I wasn’t going to write a tribute, an article or an essay about Robin Williams. I never knew the man and I am no one of importance or notoriety. I am not an obsessed fan who showed up to see Robin shooting films and I did not hang on his every word.
I am simply one of millions of other people that were touched by Robin, which perhaps gives me as much a right to say something about him as much as anyone else.
Two weeks ago, I was walking casually through my father’s house on the tree farm where I grew up, passing through the living room on my way to the kitchen to grab a pretzel when Jody, a friend of my father and step-mother, casually called out “Robin Williams died today”. My two boys were siting on the leather couch in the living room petting my father’s golden retriever; Chester. I stopped dead in my tracks and looked at the television, transfixed by the news with the words “Robin Williams apparent suicide” emblazoned on the screen.
My youngest son looked at me and being the more empathic could tell instantly that I was affected by something. “Daddy? Who’s Robin Williams?”, having never seen Williams on film. I looked down at his innocent face gazing up at me and I said, “Just someone that I looked up to.” and I left the room. I went out on the deck in the warm sunshine and sat down, saying nothing. The bright sunshine suddenly felt cold, devoid of it’s usual warmth.
Robin is one of those people in entertainment that is an anchor, someone that you always know is there and appears from time to time to warm your heart and make you laugh. His ability to instantly alter his personae and utterly change before your eyes (and I’m sure the eyes of everyone on set) gave him the ability to reach through the camera (or speaker in animated films) and touch you in ways that most people require physical hands and arms to. The ability to reach into your heart and massage it, whether it be through laughter or through a poignant performance such as that in Awakenings or What Dreams May Come is what set him apart beyond all others.
The fact that this beautiful man, father and husband died under the circumstances of depression or suicide is what hit me hardest, having struggled with it myself in the past. I instantly thought of What Dreams May Come and pictured Robin playing Chris Nielsen, a man that died in an accident and in turn found that his wife was in Hell because she had killed herself. Robin’s character Chris, literally fought through Hell and accepted her nightmare as his own, in turn, bringing back her memories just in time for him to be taken into her Hell. She, now remembering who he is, wanted to bring him back to heaven, thus saving herself and him from Hell.
I immediately thought of Robin there, now in her place. I’m not saying that people go to Hell when they commit suicide, I’m saying that under the interpretation of the movie, Chris did and I couldn’t help but instantly picture Robin there.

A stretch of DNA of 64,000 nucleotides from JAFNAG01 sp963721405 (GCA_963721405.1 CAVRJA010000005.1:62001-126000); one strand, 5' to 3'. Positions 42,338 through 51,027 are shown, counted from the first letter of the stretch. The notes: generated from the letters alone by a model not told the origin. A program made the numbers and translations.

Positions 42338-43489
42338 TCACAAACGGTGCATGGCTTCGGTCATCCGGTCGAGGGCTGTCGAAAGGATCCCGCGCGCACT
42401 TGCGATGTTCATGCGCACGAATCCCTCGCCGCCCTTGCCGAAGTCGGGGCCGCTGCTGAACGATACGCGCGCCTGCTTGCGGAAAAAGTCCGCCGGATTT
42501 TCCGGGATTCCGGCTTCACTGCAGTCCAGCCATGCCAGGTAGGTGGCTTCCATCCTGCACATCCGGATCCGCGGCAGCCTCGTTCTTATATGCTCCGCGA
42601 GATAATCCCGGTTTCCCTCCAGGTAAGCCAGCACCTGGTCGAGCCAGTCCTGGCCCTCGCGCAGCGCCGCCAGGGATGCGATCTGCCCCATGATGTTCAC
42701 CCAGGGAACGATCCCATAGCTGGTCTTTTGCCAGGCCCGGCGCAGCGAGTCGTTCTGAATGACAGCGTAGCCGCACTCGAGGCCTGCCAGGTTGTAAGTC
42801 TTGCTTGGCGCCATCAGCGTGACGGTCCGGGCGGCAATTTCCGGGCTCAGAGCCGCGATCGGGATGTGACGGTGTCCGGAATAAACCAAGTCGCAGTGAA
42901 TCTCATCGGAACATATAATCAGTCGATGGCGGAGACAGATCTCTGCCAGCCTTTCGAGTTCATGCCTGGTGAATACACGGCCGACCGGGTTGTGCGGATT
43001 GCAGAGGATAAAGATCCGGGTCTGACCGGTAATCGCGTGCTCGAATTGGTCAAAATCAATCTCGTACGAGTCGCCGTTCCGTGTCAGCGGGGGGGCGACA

I first saw Robin Williams as many of us did, playing Mork and Mindy (Nanoo Nanoo). Gary Marshall who cast Robin once said that “Williams was the only alien who auditioned for the role”. Robin later went on to touch the lives of so many people in films like Mrs. Doubtfire, Awakenings, Dead Poets Society, Good Morning Vietnam and so many others. These roles he played, these parts he thrust himself into, they didn’t just touch those of us who had the pleasure of watch him as an entertainer, they touched people who worked with him. People like Gary Marshall, Maura Wilson, Lisa Jakup and David Letterman. He had three beautiful children, Zelda, Zachary and Cody and he was married not long ago to Susan Schneider.
I have no doubt that he will be missed by those closest to him as well as those of us that weren’t close to him. If Robin is in a dark place such as that portrayed in What Dreams May Come, I have no doubt that all of us will help him out of it, lift him and carry him to where he belongs.
But why, you ask… “Why did you decide to write an article about Mr. Robin Williams today?” For one reason, the emphasis on how short and precious the human life is. Robin made an impact like a meteor, striking down from the heavens and left a lasting impression that will forever remain with all of us. People will tell stories, remember him, perhaps even make up stories about him, but what will remain true is that this life, this soul, will be remembered for what it did for humanity. For making us cry, for making us love and most importantly… that which what he would want to be remembered for most, for making us laugh.
I do wish I had the honor of meeting you, but you have touched my heart regardless. Love you Robin. Rest in peace.
Good job Jason, you had me choked up.
Thank you for such heart felt words Jason! How could I forget Mork and Mindy????? I am glad you made me remember what an icon he was in my life and an inspiration to so many people. Love you Robin, yes, rest in peace.
Beautiful tribute Jason. Dead Poets Society was my favorite; “Oh captain, my captain”